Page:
Thursday, January 19, 2012

California's Pizza Kitchen: The Cheese Board Collective

Cheese Board's pizza of the day with gratuitous extra slices

Being a transplant from California to New York, I am often asked to verify New York pizza claims. Is it really that much better? Does it put California pizza to shame? I always respond with the politically calculated answer--they're different. Those who know me know that I don't need to hedge my response to save feelings. If something is objectively better, I'll say it. But pizzas from California and New York really are different. Too often people only make the distinction between Chicago style deep dish and the Neapolitan thin crust as the only two kinds. Yet, my recent trip to Berkeley's famous Cheese Board Collective reaffirmed my conviction that the differences even among thin crust pizzas need to be highlighted and celebrated.


Breaking it down simply, New York pizza is all about simplicity and execution while California pizzas are about complexity and creativity. Both types emphasize the importance of quality ingredients, but the East Coast cares much more about the fundamental building blocks of the pizza--dough, sauce, and cheese. California pizzerias don't cling to tradition; of course they don't, there is no pizza tradition in California. Starting with Wolfgang Puck, the pizza in California has always been innovative and new. The focus is on the ingredients, often a blend of the unexpected. In fact, if you look for a "traditional" pizzeria in California, you're likely to be steered towards New York or Italian transplants.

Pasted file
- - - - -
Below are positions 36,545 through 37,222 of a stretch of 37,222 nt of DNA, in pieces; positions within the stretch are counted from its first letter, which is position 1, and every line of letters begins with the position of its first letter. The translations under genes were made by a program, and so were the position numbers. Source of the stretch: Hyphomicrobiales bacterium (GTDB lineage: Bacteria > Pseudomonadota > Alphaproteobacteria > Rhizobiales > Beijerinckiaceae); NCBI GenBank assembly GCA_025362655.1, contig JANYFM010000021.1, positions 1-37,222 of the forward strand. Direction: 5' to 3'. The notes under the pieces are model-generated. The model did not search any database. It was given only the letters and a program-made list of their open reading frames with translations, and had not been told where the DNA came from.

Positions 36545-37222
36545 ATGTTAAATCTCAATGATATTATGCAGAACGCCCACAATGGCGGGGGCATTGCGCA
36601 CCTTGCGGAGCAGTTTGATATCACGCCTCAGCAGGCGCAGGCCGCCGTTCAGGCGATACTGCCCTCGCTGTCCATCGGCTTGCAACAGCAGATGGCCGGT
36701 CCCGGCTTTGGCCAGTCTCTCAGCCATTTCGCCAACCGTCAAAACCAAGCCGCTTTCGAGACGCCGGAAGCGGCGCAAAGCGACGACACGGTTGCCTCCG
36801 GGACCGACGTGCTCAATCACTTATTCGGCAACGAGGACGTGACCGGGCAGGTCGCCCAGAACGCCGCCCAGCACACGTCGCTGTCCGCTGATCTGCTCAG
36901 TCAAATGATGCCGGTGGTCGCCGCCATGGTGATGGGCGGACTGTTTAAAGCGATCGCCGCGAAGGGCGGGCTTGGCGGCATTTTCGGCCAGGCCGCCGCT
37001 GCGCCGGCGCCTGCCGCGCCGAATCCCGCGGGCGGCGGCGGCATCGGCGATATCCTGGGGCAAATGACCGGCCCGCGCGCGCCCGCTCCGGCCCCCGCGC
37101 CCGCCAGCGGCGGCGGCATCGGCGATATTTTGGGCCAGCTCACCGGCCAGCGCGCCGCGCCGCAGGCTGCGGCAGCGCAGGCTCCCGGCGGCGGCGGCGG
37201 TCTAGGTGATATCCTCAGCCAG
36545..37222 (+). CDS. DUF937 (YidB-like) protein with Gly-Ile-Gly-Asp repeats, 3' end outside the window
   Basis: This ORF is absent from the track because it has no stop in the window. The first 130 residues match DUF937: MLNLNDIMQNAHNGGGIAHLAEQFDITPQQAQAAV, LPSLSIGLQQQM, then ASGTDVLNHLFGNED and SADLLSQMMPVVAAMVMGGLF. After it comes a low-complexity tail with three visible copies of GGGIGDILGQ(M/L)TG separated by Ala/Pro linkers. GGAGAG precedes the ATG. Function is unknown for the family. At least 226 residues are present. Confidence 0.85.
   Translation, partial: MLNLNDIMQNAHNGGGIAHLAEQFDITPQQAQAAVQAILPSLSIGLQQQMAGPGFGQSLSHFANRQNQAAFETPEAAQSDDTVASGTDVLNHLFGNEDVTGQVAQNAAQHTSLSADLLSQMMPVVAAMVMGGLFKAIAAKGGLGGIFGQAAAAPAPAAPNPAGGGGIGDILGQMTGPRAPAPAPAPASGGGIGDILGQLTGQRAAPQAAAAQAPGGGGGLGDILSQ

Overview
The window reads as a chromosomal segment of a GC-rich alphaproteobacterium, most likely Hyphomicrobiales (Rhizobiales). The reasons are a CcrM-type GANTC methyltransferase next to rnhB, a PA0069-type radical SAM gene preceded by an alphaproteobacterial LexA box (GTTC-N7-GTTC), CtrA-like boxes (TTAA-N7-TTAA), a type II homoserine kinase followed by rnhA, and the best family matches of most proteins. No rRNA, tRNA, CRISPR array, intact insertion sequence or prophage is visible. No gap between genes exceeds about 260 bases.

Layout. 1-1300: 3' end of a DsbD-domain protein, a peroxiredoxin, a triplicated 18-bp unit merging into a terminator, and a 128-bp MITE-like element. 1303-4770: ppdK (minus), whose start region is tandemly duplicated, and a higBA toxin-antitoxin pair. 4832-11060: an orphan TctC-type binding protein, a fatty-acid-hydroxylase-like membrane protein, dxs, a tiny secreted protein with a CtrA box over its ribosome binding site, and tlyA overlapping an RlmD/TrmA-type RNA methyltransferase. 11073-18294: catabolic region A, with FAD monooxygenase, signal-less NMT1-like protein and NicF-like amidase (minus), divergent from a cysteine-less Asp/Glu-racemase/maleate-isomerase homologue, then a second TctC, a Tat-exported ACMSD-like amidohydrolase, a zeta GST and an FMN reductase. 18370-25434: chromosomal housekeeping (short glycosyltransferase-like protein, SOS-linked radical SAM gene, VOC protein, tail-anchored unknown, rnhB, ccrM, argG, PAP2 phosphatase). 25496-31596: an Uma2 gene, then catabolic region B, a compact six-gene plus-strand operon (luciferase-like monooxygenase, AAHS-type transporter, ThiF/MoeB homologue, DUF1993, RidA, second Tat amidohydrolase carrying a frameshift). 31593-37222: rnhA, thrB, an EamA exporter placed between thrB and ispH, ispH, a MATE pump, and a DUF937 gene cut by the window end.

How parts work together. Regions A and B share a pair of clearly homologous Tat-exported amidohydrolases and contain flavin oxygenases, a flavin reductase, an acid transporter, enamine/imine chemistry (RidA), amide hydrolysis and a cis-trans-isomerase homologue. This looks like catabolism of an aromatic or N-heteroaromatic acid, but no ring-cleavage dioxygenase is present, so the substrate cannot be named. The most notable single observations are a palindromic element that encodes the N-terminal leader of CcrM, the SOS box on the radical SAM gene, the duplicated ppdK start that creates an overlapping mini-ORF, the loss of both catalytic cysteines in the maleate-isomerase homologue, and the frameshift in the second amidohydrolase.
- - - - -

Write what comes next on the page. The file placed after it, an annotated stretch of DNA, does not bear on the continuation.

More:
Just as a personal anecdote, during my first New York pizza experience years ago at Grimaldi's, I had a plain cheese pizza. I hadn't had pizza with no toppings since it was forced on my as a kid at party's thrown by picky eaters. It was then that I realized New York and California pizza just don't compete in the same field. Just as you don't order a pizza with no toppings in California, you don't order a combination pizza in New York.

Long lines, but fast moving customers

The Cheese Board Collective started in 1967 as a cheese shop. In the 1970s, it began baking bread and earned renown for its baked goods. It actually wasn't until 1990 that it began selling pizza, the draw by which I first discovered it. In an informal poll among my friends, any reference to the Cheese Board was always followed by, "the pizza place."

The Cheese Board offers one pizza selection a day with no substitutions. Its emphasis is on fresh, local ingredients, no surprise given the store's location on the other side of the street from Chez Panisse. While many California pizzas strive to impress you with over-the-top exoticism (hello, Jamaican jerk chicken and Peking duck), this pizza was comparatively plain. The pizza was outstanding, with lemon citrus notes and cilantro playing up the garlic and roma tomatoes. Sharp hints of feta gave some variety to the workhorse mozzarella. Best of all, the pizza was accessible, something you think you can make as long as you have the best ingredients.

Live jazz music

The appeal of the Cheese Board is beyond just a solid appreciation for its food. It is a collective, owned and operated by its workers. The open store front and live music play up the atmosphere and it's hard to come out of the experience without a smile. And of course, a healthy amount of civil disobedience was thrown in across the street by patrons without a table at this busy joint. Let's not forget where we are boys and girls.

The Cheese Board Collective
1504 Shattuck Ave.
Berkeley, 94709
(510) 549-3183
$2.50/slice, $20/whole


1 comment:

H. C. said...

to me, the pizza in U.S. debate is about as silly as the BBQ one -- there are lots of different styles, and individuals' mileage will vary depending on their palates and what they grew up with.

Though right now, my current obsession is the white pie in Cosmopolitan Hotel's "secret" pizza shop.

But I digress...

at the risk of steroetyping, everything about the Cheese Board Collective sounds very "Berkeley" -- but I'm definitely curious enough save room for a slice or two.